• Consistency of reach (how confident is the media planner that the influencer will achieve a certain level of reach)
  • Message repetition amongst the audience that I want to reach

Which makes it harder to factor into an econometric model that would help justify the investment in influencer marketing as a contribution to sales.

Let’s have a look at data around a campaign for a smartphone manufacturer that has been touted as successful by the agency involved. We don’t know the cost as its likely to be client confidential.

  • 2 million YouTube views (we don’t know how many of these were driven by advertising)

  • 75,000 likes

  • 13,587,159 impressions driven by 6 influencers

  • 10,689 clicks from 90 posts

  • 10 million impressions for the promotion of a colour variant of the smartphone model and 92,320 engaged

  • 4.6% engagement rate (which we’re assured is 41% higher than the industry average for branded content)

What this doesn’t tell us:

  • Reach amongst target audience
  • Repetition amongst target audience

Which could then be used to provide an estimate of its contributory factor to sales if you had an econometrics model. You can’t access how it works next to other tactics and there are limited outtakes for the learning marketing organisation.

Quality of brand placement

Many brands have struggled to get their brand in the influencers content in a way that:

  • Represents it in a meaningful way (for example beyond unboxing videos, one smartphone looks rather like another)
  • Doesn’t feel ad-hoc or awkward

Some luxury brands have managed to get around this by keeping control of the content; a good example of this is De Grisogono – a family-run high jewellery and luxury watch brand. They work with fashion bloggers that meet their high standards and invite them to events. (It’s obviously an oversight on their part that I haven’t had an invite yet.)

De Grisogono provides them with high-quality photography of its pieces and the event. They get the best of both worlds: influencer marketing but with a high standard of brand presentation which raises the quality of the achieved reach.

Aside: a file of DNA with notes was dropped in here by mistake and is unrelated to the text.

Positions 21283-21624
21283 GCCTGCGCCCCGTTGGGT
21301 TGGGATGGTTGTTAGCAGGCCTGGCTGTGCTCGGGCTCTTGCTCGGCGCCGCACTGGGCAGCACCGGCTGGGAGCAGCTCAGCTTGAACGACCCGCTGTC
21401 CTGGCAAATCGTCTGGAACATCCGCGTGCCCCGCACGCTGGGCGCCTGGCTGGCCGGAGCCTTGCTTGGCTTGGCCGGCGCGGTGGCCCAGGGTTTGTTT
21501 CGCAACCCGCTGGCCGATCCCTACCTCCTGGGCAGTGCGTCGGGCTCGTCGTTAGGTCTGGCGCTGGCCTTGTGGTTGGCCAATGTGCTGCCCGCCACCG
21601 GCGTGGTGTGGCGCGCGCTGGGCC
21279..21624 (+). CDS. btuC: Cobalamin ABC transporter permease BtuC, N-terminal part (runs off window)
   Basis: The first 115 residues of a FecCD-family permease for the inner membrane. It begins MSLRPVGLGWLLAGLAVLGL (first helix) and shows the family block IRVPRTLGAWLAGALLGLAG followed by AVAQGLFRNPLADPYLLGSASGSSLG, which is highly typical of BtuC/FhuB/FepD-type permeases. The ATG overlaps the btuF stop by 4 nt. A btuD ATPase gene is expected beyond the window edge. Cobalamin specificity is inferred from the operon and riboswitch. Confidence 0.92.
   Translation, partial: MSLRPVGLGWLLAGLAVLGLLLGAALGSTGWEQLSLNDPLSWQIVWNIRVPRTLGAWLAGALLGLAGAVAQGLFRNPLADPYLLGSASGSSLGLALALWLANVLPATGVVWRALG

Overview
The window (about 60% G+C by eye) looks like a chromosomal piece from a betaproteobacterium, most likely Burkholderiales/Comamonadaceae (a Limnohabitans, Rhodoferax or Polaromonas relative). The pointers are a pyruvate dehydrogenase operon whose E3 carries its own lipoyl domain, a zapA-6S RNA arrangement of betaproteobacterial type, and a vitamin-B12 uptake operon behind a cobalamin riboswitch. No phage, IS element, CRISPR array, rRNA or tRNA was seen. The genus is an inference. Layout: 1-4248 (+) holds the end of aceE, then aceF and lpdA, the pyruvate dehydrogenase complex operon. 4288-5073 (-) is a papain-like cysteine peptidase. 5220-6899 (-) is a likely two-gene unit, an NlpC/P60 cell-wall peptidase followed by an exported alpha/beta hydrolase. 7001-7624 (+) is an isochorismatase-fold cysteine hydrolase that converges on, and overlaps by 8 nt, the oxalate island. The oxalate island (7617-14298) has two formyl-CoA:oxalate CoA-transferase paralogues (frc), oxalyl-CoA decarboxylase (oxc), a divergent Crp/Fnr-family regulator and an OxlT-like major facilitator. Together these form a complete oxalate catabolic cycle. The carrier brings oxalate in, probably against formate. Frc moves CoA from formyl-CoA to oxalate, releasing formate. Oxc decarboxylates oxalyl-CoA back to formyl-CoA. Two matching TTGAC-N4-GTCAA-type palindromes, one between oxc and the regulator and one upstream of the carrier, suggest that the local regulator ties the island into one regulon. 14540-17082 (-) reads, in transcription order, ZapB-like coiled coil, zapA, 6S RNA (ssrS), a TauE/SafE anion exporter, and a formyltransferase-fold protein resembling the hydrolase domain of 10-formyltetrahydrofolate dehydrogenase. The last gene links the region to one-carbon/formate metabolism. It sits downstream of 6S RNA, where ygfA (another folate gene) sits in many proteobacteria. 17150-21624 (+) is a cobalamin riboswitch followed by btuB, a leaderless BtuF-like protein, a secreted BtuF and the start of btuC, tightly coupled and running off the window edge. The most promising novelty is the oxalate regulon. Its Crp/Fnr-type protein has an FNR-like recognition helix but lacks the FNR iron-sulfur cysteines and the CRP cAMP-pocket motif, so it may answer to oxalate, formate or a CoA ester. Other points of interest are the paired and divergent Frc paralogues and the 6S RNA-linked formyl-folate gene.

There is a school of thought that micro-influencers will be easier to manage in order to assure quality of brand placement. However, micro-influencers are likely to be aspiring macro-influencers and each will have a clear line of demarcation in their own head that they won’t cross. The reality is one of complexity dependent on:

  • Brand power
  • Relationships
  • Credibility of proposed idea
  • Impact on aspirations – could they get more followers by taking a stand and strategically burning a brand?

Cost per reach

Influencers tend to talk about themselves in terms of the number of followers that they have. However many followers seldom engage with the influencers content. This happens for a number of reasons:

  • The follow button is often used as a book mark or a like button
  • Algorithmic changes to social platforms and the volume of the social firehouse itself drown out brands (and these influencers are all about the brand of ‘me’). Whatley and Manson’s research at Ogilvy on the decline of organic reach in Facebook pages  is worthwhile having a look at

Followers as a data point is not the straight analogue of reach that the industry and influencers would have you believe based on how they present their data.

Reach numbers that are presented are often not that much more useful:

follower

(Data via Golin, TapInfluence and Marriott)

Consistency of reach

So influencers may give us follower numbers or ‘total reach’ calculations but how do we know what reach their brand placement content is likely to achieve? At the moment, I don’t know how consistent influencers are, I have a ‘personal time’ data project currently in progress on it. More on that hopefully in a later post. There isn’t off-the-peg data that I know of, so I am pulling together a data set.

Message repetition

Until we understand the ‘quality of brand placement’ we wouldn’t be able to understand whether a piece of influencer content was a point of content delivery. We’d also need to know do audiences of influencer A also look at media channels or other influencers that we have in our overall media plan. There often isn’t an overall media plan and there often isn’t sufficient quality of audience data for influencers.

More information
Edelman Digital Trends Report – (PDF) makes some interesting reading
Instagram Marketing: Does Influencer Size Matter? | Markerly Blog
Influence Marketing: How to Create, Manage and Measure Brand Influencers in Social Media Marketing by Danny Brown & Sam Fiorella ISBN-13: 978-0789751041 (2013)
Facebook Zero: Considering Life After the Demise of Organic Reach

Links of the day | 在网上找到

Amazon, Microsoft Face Tough New Limits on China Cloud Market — The Information – why aren’t companies lobbying the US (and other governments) to hammer China on the WTO?

China’s answer to Quora now worth a billion bucks | Techinasia – it pisses me off that the way this is phrased. Knowledge search Q&A type sites have been a staple of Asian web for over a decade: Naver being a classic example. Baidu has had a version for years.